Though a bamboo rod is far more durable than most people realize, a little care on the part of its owner will go a long way toward guaranteeing its performance for many years to come.
For starters, the number of people that we come across who have accidentally broken rods via car doors, trunks, and so forth, is tragically high, a misfortune that is easily remedied with a little care. In fact the first thing that we do when coming off the river (especially at night) is to break down our rods, wipe them dry, and store them safely in their tubes before we do anything else, so as to avoid precisely these sorts of accidents. It may seem an obvious point, but if our experience is any indication, it is also one that bears repeating. Occasionally your bamboo rod may acquire a “set”, or a slight bend somewhere along it’s length. These are easily detected by sighting down the length of the rod, and are usually the product of either fighting a particularly large fish, or occasionally from an eccentricity in one’s casting stroke. The casting stroke we can do little about, however there are several rules of thumb for properly fighting a fish. First, it is often a good idea to turn the rod so that it is facing away from the fish you are playing, so as to not have the pressure always pulling the rod in the same direction. And secondly, try to avoid putting too great a bend in the rod (a “j” or a “u” bend) when landing a fish, something you can generally achieve by always trying to keep the buttcap pointed away from your quarry. If a set does occur, there are several things one can do; first you may try and gently bend the rod in the opposite direction, and if the set is very minimal this will often do the trick. For a more serious set, it is probably best to have the rod straightened by a knowledgeable rodmaker. In either case, a set is generally not something that you should worry too greatly about, however just be aware that they will occur over time given enough use.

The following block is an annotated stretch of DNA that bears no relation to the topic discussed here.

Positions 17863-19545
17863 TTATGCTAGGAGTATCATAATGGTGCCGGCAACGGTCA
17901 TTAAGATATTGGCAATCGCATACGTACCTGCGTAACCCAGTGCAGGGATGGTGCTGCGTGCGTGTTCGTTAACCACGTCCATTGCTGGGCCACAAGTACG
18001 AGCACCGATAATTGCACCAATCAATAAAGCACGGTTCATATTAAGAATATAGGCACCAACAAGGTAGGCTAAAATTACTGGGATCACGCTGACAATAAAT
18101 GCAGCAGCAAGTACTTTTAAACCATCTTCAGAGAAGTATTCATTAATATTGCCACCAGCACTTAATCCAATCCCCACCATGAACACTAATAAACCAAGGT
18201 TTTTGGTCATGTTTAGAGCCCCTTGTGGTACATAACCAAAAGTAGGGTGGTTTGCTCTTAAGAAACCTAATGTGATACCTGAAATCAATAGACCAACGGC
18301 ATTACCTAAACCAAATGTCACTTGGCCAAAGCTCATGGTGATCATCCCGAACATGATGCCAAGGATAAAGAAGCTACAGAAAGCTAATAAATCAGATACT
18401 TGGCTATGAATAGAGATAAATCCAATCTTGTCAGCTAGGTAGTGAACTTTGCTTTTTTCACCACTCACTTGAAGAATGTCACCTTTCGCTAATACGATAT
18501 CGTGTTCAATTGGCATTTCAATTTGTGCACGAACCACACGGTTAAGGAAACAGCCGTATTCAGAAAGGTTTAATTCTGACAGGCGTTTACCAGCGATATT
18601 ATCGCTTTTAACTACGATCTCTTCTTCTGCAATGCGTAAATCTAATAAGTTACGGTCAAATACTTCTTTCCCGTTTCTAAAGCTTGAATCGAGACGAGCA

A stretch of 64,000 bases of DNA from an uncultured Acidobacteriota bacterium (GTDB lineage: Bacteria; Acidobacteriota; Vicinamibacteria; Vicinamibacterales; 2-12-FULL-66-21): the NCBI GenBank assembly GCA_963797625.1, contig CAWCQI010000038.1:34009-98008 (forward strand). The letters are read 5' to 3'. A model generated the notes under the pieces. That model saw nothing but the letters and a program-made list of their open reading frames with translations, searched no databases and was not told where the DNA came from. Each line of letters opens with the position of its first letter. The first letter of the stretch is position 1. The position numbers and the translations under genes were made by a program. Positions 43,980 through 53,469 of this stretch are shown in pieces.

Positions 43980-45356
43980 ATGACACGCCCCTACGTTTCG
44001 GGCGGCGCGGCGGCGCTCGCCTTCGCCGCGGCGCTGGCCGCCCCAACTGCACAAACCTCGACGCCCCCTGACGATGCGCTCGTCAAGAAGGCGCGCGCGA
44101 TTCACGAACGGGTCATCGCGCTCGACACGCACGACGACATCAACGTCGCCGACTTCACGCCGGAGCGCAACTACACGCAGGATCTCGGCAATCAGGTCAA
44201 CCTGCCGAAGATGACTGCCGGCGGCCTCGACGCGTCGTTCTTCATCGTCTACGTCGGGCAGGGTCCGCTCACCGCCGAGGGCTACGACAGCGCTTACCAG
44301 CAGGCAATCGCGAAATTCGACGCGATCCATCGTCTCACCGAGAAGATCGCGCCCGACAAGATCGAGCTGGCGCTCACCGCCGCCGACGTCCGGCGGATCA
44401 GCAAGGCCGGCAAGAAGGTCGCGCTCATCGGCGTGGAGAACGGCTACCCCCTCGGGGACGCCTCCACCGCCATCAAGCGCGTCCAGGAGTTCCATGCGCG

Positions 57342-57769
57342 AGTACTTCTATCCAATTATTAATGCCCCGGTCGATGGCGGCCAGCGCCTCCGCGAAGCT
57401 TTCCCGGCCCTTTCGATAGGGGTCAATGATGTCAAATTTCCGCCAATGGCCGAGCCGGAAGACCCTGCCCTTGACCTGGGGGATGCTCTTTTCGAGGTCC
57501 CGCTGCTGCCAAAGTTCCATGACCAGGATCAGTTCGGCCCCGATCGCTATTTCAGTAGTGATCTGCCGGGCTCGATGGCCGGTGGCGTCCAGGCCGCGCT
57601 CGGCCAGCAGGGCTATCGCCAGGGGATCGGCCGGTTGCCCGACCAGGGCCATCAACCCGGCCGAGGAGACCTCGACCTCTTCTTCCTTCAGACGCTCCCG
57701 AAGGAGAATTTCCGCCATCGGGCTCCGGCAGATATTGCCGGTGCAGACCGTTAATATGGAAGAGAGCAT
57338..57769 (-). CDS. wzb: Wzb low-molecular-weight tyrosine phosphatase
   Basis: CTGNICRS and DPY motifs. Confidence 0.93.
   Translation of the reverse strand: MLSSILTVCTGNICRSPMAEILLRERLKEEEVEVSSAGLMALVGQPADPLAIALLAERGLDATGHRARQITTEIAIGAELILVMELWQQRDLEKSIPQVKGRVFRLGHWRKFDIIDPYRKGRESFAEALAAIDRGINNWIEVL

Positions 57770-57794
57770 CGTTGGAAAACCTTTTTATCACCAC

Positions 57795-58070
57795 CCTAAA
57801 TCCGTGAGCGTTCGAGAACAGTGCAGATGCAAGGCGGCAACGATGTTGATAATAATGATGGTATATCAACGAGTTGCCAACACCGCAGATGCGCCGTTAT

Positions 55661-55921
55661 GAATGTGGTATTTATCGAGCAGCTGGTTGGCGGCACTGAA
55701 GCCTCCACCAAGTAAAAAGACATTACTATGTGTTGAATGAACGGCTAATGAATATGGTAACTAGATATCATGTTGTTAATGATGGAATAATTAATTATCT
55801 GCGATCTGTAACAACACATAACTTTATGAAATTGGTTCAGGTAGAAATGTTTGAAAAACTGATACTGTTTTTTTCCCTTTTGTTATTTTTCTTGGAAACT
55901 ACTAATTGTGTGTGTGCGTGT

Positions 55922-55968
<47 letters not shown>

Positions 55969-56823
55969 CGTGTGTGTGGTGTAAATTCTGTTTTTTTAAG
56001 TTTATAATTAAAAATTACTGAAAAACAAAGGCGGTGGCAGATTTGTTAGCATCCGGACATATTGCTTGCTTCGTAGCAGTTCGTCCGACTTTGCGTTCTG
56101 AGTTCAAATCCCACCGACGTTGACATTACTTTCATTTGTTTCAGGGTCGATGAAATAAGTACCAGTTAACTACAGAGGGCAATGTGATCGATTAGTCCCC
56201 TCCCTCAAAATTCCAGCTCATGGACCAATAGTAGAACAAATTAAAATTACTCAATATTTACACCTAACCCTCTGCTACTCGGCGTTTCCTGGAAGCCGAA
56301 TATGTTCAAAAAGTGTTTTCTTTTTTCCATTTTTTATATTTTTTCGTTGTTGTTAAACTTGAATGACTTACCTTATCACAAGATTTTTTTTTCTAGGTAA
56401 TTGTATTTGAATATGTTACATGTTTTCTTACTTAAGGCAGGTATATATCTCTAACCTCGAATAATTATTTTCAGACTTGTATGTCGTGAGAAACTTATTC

Finally, a word about rod assembly. When putting rod sections together, be sure to line up the rod appropriately beforehand. Never twist it after it is joined. You will also want to keep your hands close to the ferrules when putting the sections together, so as to maximize control and avoid undue stress on the bamboo itself. Conversely, when separating the rod, hold your hands farther apart in order to maximize your ability to pull it apart truly and with a minimum angle. If all else fails simply remember the adage “Hands apart, rod apart: hands together, rod together.”
Taking care of ferrules, both male and female, is a must. We take great pains to make our ferrules fit perfectly, and keeping them clean will ensure that they continue to do so. It’s generally a good idea to wipe the male ferrules with a cloth before assembly, as well as to periodically clean the inside of the females with a q-tip or a small shred of paper towel. You may also use a small bit of fine steel wool to clean your ferrules, though never anything more abrasive than that, and it is often advisable to keep a small bit of bar soap or paraffin handy to lubricate them now and then to ensure that they won’t seize or bind.
Moisture, needless to say, is not good for a bamboo rod. Nor is excessive heat. It is a good idea to wipe down a rod with a soft cloth before putting it away. It is also a good idea not to leave your rod in the trunk (or on the dashboard) on a very hot day, as the heat inside the rodtube can reach harmful levels. When storing your rod try to keep it in a relatively cool, dry place. Many people will actually take the rod bags out of the rod tube and hang them in the back of a closet during the offseason, since the humidity and temperature is likely to be at safe storage levels.
Ultimately, a good deal of effort and care goes into building a bamboo fly rod, and we are confident that you will enjoy owning and fishing it. And with a little care you can easily ensure that that enjoyment will last for many years to come.